Probably the most important vitamins for any senior would be the combination of vitamin D and calcium. Bone density naturally drops during the aging process. Vitamin D is responsible for helping the body utilize calcium for building bones and teeth which prevents osteoporosis. Further research has shown vitamin D has more effects in the body which many people were not aware of. There are links between vitamin D, cholesterol levels, multiple sclerosis, Lupus, and nerve health.
Normal vision and organ function is dependent on receiving enough vitamin A. Not many people are deficient in this vitamin, but a health diet with colorful foods is important to prevent deficiency. Dark greens, deep orange, and fortified foods carry vitamin A in the quantities needed for healthy seniors.
However as good as our recommendations may be, do ask your primary physician before taking any supplements!
Doctors have been saying it for years – get your exercise. Senior citizens that get exercise are generally healthier and stronger than their friends who do not. Some research has pointed to a younger feeling body, up to ten years younger! Stretching increases blood flow which may improve tissue elasticity and muscle fiber strength.
It’s easy to get stretches in, even for people that are unable to walk for long distances. Stretching is simple and can keep muscles in good shape. Stretching can help prevent injuries associated with spastic muscles and reduce the risk of contractures. Muscles that freeze into position are known as contractures, a painful, permanent condition.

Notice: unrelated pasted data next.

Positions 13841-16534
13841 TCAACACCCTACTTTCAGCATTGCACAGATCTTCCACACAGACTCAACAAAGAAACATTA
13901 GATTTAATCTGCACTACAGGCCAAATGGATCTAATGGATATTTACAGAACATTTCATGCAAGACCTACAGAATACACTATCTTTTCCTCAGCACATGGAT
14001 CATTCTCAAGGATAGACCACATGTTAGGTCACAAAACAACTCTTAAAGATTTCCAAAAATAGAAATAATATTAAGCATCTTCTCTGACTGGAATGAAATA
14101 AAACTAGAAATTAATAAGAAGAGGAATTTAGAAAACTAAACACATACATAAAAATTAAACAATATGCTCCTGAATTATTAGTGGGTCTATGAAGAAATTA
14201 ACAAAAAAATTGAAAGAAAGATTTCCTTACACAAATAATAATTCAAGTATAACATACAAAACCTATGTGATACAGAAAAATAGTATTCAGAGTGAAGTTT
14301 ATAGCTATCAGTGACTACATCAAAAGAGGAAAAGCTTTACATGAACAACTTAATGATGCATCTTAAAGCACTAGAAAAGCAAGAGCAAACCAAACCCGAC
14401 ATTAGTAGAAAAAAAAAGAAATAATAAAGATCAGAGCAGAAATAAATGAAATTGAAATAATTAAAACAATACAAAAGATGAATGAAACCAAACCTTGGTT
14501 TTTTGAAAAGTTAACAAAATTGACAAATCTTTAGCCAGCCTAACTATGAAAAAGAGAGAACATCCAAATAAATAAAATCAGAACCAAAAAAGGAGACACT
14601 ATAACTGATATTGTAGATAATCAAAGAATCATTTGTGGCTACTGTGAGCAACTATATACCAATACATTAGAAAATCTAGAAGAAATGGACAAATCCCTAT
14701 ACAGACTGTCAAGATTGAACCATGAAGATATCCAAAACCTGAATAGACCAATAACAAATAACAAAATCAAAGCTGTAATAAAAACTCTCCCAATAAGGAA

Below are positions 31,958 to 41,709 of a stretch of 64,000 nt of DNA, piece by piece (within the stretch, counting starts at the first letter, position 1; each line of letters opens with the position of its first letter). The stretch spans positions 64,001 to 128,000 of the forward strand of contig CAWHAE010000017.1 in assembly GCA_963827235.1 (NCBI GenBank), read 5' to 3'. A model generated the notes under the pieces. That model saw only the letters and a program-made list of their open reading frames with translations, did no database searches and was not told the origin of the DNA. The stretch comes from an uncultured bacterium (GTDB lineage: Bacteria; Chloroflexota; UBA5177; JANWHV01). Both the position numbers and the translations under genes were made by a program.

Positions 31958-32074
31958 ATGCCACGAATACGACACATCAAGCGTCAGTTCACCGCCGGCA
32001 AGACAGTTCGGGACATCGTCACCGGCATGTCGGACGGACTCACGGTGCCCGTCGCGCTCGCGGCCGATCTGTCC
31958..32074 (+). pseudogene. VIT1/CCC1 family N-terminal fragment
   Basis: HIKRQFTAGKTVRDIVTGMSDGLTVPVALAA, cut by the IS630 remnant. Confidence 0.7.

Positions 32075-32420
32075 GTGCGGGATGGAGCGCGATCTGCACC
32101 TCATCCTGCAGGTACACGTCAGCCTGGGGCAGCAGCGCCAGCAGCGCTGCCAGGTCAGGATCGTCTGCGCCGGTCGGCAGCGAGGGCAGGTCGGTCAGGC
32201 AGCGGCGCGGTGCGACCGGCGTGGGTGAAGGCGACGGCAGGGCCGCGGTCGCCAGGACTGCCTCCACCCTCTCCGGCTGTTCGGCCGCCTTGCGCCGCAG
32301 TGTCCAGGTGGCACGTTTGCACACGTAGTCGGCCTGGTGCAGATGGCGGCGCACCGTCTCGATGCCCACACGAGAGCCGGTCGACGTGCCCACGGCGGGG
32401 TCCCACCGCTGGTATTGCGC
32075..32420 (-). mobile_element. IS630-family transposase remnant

Elderly folks can do foot and calf stretches while holding on to the back of a strong, well balanced chair. The senior should have a good grip and lift their body up and down with their feet – basically standing on tip-toe. The helps stretch and strengthen the feet and calves.
Another super easy stretching exercise is the back stretch. Most people are shocked to find that simply standing with their feet spread apart shoulder-length and twisting can flex the back muscles. Twist to one side with the spine held straight and hold for five seconds. Repeat with the other side. Do this ten times each day for a healthy back.
Overhead reaches are good to start before upper mobility degenerates. Lifting the arms and reaching as high as possible helps the arm muscles stay flexible, improves joint functions, and can relieve nerve pressure. One major complaint among the elderly is loss of shoulder and arm motion. Reaching as high as possible can help prevent this loss, keeping the need for reaching and grabbing aides at bay.
Sunflower would like to present a very special Happy Birthday to Mary Gibson, who is turning 104 today!
Mary was born in South Carolina on June 6, 1909 and moved to Jersey City in 1931 when she was 22, where she’s stayed until today, that’s 82 years in the Hudson County Area! She worked for Emerson Radio upon moving to Jersey City and retired in 1971.
Mary wed Pell Edwards, and had four children, two of them which visit her frequently here at Sunflower! She enjoys eating, music and dancing, and occasional walks on the Exchange Place Waterfront. Happy Birthday Mary!